Minia Biabiany is an artist and an independent researcher in education, living and working in her native city of Basse-Terre in Guadeloupe in the Caribbean.
Delicately balanced between the poetic and the political, between aesthetics and ethics, Minia Biabiany’s work articulates the personal memory of a woman from Basse-Terre with the complex story of a Guadeloupe under the marked influence of its colonial past and resulting present-day assimilation. The artist acts as ecobiographer; her visual research exploring a biography of the environmental self (1) that contemplates the relational dimension of our identity, shaped by the texture of places and the living beings that make them—the plants and the animals, and also the different consistencies of their environmental settings. In short, Minia Biabiany’s interest lies in identities that include the Other within themselves.
Installation and video are her preferred means of translating this world of perceptible qualities and lived subjectivities, two mediums that allow the artist to suggest different narrative materials where voices other than her own sometimes surface: notably those of the poets and philosophers who have marked decolonial thinking (2). Language frequently appears in her works, which create a dialogue between natural materials: vegetation and textiles, wood and ceramic, glass and volcanic sand. Through these exchanges, the artist invents new body-landscapes.
For her solo exhibition at Le Grand Café, Minia Biabiany had the desire to evoke, from Guadeloupe, her relationship to the ocean. The ocean has taken up a central position, creating a connection with Saint-Nazaire, but above all embodying the famous “Middle Passage” (3) engendered by the slave trade, that severed enslaved people from their African origins. The light melancholy that hangs around the title of the exhibition, pluie sur mer (rain on sea), demonstrates the importance of the earth/sky connection; the artist expands on it by dedicating each of the three rooms in the art centre to a primordial element of life on the Guadeloupian territory—water, volcano and wind. With it she unfolds an immersive reading of the landscape as matrix, beginning with the elements that course through it, and that course through her at the same time, in a movement of back-and-forth flows between the personal and the universal. —Éva Prouteau, art critic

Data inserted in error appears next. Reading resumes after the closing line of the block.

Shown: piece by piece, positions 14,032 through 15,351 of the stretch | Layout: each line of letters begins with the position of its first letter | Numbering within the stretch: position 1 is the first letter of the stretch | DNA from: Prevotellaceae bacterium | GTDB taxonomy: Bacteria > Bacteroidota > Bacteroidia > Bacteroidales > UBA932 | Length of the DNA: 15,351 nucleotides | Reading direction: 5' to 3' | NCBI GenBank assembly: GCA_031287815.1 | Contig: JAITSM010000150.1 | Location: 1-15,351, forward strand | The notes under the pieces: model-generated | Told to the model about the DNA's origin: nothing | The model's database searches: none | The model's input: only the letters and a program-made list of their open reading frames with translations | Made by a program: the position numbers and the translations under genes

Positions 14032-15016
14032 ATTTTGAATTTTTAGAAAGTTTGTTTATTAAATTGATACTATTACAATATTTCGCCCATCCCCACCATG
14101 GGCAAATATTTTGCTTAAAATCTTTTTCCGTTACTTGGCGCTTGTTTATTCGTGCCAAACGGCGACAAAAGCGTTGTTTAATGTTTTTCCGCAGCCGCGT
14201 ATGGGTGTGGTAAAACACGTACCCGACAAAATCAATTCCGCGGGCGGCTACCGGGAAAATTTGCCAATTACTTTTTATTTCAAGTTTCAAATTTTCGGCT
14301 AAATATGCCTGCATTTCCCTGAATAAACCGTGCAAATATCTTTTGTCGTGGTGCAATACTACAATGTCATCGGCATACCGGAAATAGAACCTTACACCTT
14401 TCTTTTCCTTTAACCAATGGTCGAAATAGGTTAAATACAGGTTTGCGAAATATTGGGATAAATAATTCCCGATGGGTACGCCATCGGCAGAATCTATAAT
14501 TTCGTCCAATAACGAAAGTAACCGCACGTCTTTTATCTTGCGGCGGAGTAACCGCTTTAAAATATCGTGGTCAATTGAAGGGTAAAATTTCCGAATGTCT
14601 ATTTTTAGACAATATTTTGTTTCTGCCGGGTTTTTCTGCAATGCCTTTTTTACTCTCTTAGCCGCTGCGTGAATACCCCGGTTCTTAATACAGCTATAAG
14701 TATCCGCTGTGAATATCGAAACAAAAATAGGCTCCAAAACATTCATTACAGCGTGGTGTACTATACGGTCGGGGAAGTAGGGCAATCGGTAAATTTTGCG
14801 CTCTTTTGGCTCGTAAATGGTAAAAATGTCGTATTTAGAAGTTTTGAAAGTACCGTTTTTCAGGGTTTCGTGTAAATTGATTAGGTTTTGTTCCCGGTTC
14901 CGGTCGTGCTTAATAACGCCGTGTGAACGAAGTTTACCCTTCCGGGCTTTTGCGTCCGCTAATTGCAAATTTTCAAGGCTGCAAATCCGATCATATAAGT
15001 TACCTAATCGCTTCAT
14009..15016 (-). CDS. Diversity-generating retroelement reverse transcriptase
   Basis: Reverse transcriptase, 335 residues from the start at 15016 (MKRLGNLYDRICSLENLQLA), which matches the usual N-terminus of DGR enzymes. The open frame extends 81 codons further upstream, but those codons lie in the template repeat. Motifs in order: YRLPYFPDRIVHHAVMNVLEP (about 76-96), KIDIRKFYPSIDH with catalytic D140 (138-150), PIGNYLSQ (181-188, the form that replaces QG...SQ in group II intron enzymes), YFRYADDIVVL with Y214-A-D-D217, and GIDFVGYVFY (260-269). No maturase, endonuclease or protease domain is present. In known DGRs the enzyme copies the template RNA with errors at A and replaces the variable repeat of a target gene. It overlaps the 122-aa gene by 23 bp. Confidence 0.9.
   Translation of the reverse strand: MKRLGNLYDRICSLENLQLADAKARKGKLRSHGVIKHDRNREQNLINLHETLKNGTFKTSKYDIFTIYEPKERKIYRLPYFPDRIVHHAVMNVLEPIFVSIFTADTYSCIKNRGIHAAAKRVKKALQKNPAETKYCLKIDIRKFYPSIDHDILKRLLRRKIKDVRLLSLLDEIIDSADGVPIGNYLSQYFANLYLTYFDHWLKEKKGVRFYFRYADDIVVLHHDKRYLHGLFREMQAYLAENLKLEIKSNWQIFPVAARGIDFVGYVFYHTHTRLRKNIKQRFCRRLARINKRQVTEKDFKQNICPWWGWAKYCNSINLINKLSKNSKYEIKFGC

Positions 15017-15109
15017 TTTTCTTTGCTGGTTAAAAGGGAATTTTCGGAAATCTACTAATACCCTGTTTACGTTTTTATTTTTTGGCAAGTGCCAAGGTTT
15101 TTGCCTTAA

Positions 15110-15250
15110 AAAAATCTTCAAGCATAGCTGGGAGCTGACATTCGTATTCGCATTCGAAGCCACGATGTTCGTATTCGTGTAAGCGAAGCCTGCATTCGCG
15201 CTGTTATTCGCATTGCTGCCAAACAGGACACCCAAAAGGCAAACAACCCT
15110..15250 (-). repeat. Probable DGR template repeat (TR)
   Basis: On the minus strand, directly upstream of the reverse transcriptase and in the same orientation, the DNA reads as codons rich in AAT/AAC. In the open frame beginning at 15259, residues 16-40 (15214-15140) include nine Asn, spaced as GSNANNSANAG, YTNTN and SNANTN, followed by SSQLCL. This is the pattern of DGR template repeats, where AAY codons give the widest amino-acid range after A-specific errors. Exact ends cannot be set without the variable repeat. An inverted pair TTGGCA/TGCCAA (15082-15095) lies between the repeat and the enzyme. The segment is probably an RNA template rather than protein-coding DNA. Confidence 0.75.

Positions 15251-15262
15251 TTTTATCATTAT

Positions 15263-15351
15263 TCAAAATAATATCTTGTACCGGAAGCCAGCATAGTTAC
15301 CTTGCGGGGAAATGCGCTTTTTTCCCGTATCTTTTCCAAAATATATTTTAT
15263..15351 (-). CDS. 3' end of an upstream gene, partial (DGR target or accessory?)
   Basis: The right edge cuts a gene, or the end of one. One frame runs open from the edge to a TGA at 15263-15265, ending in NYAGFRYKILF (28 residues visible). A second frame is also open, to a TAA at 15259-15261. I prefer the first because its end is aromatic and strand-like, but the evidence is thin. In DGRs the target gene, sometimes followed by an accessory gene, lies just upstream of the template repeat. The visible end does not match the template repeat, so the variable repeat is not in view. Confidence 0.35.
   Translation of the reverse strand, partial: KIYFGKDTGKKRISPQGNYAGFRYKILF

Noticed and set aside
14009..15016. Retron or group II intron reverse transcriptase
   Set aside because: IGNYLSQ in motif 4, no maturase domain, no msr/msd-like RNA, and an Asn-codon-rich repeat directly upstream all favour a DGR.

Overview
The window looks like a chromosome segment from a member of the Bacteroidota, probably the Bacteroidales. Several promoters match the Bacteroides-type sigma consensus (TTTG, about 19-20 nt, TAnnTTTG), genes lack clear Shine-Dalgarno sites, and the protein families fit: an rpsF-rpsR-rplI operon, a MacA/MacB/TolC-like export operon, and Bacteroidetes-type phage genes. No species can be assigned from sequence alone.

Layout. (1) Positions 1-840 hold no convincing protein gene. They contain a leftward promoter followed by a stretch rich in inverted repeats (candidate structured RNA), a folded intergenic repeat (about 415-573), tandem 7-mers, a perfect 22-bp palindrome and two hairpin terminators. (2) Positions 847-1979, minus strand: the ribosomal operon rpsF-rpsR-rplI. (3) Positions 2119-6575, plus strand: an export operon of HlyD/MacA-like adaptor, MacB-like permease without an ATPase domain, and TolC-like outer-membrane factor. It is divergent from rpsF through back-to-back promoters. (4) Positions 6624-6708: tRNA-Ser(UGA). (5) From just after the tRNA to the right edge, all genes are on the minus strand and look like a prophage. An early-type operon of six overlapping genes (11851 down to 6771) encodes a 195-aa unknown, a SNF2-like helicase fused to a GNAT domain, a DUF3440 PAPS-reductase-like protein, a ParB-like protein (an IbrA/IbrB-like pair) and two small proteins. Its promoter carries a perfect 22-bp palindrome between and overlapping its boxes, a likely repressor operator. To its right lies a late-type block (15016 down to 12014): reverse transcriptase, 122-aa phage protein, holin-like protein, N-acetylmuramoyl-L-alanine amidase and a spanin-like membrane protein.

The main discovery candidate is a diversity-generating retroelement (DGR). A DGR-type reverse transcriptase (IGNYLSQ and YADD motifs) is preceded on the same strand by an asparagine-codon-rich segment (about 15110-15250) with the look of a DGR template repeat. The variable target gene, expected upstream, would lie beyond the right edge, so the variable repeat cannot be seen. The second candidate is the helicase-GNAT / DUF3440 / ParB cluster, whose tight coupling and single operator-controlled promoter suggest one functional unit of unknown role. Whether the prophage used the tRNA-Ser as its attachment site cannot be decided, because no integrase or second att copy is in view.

1. On this subject, see the work of the philosopher Jean-Philippe Pierron.
2. Following Paul Gilroy, whose approach allows for a profound renewal of how to think about the cultural history of the African diaspora, result of the slave trade and enslavement. In opposition to nationalist visions, the author demonstrates the existence of a hybrid culture, which is neither African, nor American, neither Caribbean, nor British, but all of these at the same time: the Black Atlantic.
3. “The Middle Passage” is an expression that emerged from writings in literary and cultural studies in the English-speaking world. It refers to the experience of enslaved peoples crossing the Atlantic in slave ships from Africa towards the colonies in the Americas. The conceptual specificity of this passage is that it constitutes the transition of the enslaved from a known African space towards another unknown territory. During this experience of the crossing, enslaved peoples suffer the full violence of colonial power: the reduction of their life to the condition of a pure workforce, the racialisation of social relations, control and repression, the annihilation of culture and subjectivity.” Paul Mvengou Cruz Merino, Un dictionnaire décolonial.
Minia Biabiany’s solo exhibition at Le Grand Café complements her exhibition difé, taking place between October 19, 2022 and January 8, 2023 at the Palais de Tokyo in Paris.
Minia Biabiany was born in 1988 in Basse-Terre (Guadeloupe, France). She lives and works in Saint-Claude, Guadeloupe.
Her work has recently been the subject of solo exhibitions at the Kunstverein, Freiburg (2021), at La Verrière, Brussels (2020) and Le Magasin des horizons, Grenoble (2020). Her work has also been presented at the 10th Berlin Biennale (2018).
Curator: Sophie Legrandjacques, director of Le Grand Café—Contemporary Art Centre
Press contact: Anne Samson Communication / Federica Forte, =(c=c.charCodeAt(0)+13)?c:c-26);});return false”>federica [at] annesamson.com
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